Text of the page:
RIDESHARING has disrupted Seattle’s taxi system and raised the bar for customer service. Instead of limiting a popular transportation option, the City Council should work to improve safety for all drivers and passengers.
Council members could learn from California’s Public Utilities Commission, which is months ahead in the process of regulating Transportation Network Companies such as Lyft, uberX and Sidecar.
California does not impose caps on ridesharing companies, as the Seattle City Council is expected to do at its March 17 meeting. But California officials have responded to safety and liability gaps exposed following several troublesome incidents nationwide that involved rideshare drivers.
Last Friday, the California regulator warned several ridesharing companies that they would not receive operating licenses without releasing additional information on their vehicle-inspection processes, driver-training requirements and insurance certificates.
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Local officials should require the same level of transparency.
Sidecar, Lyft and uberX officials recently revealed they each have between 900 and 1,000 drivers using their platforms in Seattle, but only after the council passed a preliminary two-year proposal to limit each ridesharing company to 150 drivers at any given time.
Council members should lift that arbitrary cap and let the market determine demand. But the companies must also provide clear data. City officials claim they repeatedly asked to see each network’s master insurance plan. It’s not clear how rideshare drivers and passengers are protected when the drivers use their personal cars for commercial purposes.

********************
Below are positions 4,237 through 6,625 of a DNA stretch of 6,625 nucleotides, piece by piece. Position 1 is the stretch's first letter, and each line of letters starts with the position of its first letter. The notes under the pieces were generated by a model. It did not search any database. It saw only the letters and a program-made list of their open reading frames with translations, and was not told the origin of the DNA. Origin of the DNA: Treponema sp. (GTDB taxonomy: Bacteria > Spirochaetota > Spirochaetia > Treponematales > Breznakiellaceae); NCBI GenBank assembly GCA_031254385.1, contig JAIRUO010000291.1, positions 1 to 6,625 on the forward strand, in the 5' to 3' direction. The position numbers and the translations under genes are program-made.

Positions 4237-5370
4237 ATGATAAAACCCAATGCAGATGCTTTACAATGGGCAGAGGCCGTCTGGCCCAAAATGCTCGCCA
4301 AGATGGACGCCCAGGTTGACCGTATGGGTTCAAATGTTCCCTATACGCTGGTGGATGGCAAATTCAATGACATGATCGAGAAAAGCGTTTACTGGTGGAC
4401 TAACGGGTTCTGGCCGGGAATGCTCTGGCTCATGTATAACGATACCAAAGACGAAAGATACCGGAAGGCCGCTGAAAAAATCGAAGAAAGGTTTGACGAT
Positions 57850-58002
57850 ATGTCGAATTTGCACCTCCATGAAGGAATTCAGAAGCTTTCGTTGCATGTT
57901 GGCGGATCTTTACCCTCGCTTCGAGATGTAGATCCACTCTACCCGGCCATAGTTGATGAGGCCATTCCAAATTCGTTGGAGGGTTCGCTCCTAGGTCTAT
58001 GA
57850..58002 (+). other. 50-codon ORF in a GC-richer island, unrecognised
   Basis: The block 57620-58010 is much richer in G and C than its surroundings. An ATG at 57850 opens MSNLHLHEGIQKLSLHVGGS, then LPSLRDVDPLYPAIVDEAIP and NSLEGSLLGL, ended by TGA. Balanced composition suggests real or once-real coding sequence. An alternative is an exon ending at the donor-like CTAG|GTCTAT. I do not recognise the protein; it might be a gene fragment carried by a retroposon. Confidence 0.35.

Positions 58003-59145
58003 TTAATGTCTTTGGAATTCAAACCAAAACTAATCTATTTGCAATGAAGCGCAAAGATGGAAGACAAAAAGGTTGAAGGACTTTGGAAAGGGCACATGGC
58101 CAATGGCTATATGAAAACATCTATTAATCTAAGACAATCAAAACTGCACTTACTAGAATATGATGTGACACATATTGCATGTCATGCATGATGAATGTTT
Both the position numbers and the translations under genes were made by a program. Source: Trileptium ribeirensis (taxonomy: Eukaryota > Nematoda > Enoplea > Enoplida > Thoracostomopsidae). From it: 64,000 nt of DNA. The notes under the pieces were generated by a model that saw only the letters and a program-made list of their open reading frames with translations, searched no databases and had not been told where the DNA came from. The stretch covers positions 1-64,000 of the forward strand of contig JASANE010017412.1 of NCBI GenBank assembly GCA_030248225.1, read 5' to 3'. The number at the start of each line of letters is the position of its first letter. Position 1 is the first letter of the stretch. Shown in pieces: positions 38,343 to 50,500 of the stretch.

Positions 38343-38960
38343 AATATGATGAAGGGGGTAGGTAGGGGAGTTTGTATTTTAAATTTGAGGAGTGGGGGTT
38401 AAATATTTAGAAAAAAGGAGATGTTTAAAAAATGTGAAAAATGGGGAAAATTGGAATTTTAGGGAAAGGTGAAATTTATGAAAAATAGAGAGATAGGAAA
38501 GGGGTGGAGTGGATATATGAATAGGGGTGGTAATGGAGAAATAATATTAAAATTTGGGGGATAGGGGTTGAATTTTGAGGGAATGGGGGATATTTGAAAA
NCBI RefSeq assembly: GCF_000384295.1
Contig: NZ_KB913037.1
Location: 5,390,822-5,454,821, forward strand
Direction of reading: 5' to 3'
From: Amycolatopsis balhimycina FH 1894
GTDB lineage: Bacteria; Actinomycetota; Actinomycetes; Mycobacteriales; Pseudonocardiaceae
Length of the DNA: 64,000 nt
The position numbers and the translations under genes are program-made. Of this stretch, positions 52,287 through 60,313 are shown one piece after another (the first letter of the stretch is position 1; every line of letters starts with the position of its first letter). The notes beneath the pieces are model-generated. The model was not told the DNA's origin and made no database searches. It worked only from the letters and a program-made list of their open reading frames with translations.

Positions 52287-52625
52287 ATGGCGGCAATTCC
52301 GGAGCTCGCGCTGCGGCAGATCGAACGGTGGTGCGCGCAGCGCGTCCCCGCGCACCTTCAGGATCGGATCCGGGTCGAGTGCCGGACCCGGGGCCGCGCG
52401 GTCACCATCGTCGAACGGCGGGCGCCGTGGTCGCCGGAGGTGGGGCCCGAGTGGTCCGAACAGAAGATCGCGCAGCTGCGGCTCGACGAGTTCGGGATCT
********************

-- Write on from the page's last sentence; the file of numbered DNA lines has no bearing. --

Though ridesharing has earned the right to stick around by appealing to riders with smartphones, professional drivers must not be forgotten. Taxis and for-hire services remain a 24/7, affordable option for people who call or hail cabs, tourists, nonurban riders and passengers in wheelchairs.
On Monday, City Council members should allow cabs to access the same kind of technology that has helped ridesharing thrive. They should also consider lower vehicle-inspection fees, permit drivers to choose between more commercial insurance providers and reconsider mandatory payments to dispatchers who provide poor customer service.
There are many strategies to level the playing field — perhaps more than the City Council can handle politically on its own.
Now is the time for Seattle Mayor Ed Murray to convene a citywide advisory panel to overhaul an antiquated taxi structure. Expand innovative transportation choices without compromising consumer safety.
Editorial board members are editorial page editor Kate Riley, Frank A. Blethen, Ryan Blethen, Sharon Pian Chan, Lance Dickie, Jonathan Martin, Thanh Tan, William K. Blethen (emeritus) and Robert C. Blethen (emeritus).